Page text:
One way we have tended to acknowledge these norms of egalitarianism and harmony is by helping mentors learn how to assist novices in becoming more self-reflective about their actions. Rather than being directive in confronting novices’ actions, we stress mentors use reflective questions strategies that allow novices to describe their perspectives of particular situations they are experiencing, what they sense is affecting these situations, and what they believe are useful approaches and strategies for dealing with the situation. Although mentors do provide their advice on these issues, the goal of reflective questioning is to build novices’ capacities to dissect situations and develop insights about how best to respond. This questioning strategy uses a collaborative approach to mentoring, allowing mentors and novices’ voices to be heard.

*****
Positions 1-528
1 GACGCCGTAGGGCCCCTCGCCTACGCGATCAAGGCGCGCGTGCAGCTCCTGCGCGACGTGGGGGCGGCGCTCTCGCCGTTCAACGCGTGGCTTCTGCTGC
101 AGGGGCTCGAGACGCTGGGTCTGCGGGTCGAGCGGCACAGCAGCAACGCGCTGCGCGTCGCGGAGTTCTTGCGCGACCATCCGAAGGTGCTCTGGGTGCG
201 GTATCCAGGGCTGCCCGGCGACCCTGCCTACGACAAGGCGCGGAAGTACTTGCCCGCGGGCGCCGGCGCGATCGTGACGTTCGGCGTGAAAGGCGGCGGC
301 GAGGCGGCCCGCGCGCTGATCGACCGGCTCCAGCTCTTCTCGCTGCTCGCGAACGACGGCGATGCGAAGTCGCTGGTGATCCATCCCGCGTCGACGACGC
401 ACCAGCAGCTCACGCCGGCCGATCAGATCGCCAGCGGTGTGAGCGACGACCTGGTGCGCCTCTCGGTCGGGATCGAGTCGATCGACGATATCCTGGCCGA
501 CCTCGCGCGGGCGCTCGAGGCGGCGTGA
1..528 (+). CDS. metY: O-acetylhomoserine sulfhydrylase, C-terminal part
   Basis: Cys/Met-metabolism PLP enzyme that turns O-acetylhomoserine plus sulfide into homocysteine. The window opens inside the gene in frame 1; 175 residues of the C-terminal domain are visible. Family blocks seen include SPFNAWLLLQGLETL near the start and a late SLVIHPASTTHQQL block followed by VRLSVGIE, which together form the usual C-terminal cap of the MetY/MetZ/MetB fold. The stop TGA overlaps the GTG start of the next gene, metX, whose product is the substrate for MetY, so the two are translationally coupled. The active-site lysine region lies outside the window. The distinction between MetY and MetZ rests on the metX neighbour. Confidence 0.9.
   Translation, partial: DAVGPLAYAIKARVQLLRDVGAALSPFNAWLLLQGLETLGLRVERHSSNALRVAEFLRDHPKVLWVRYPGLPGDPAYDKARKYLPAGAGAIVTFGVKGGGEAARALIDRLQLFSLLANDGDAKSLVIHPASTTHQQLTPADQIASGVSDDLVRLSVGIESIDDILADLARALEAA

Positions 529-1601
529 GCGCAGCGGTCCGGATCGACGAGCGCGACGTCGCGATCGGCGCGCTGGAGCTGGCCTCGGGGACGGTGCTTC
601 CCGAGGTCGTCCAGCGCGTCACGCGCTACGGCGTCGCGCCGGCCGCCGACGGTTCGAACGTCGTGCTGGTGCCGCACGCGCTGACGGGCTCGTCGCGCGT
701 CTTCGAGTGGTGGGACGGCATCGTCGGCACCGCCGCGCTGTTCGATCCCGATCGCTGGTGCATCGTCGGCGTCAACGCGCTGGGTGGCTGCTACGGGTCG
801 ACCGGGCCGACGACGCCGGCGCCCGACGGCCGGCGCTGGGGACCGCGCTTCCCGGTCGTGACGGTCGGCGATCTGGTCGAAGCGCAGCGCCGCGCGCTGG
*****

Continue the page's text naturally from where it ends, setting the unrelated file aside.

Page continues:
While much is still left to be unpacked with respect to how to design and implement successful and sustainable mentoring programs, we hope that this series has allowed us to start a conversation surrounding what it means to generate professional relationships for global change that may push our community to share their own experiences and lessons learned along the way. We welcome hearing from you!
Maxie & Paula
Meet Bruce Barnett: https://globaledleadership.org/bruce-barnett-ed-d/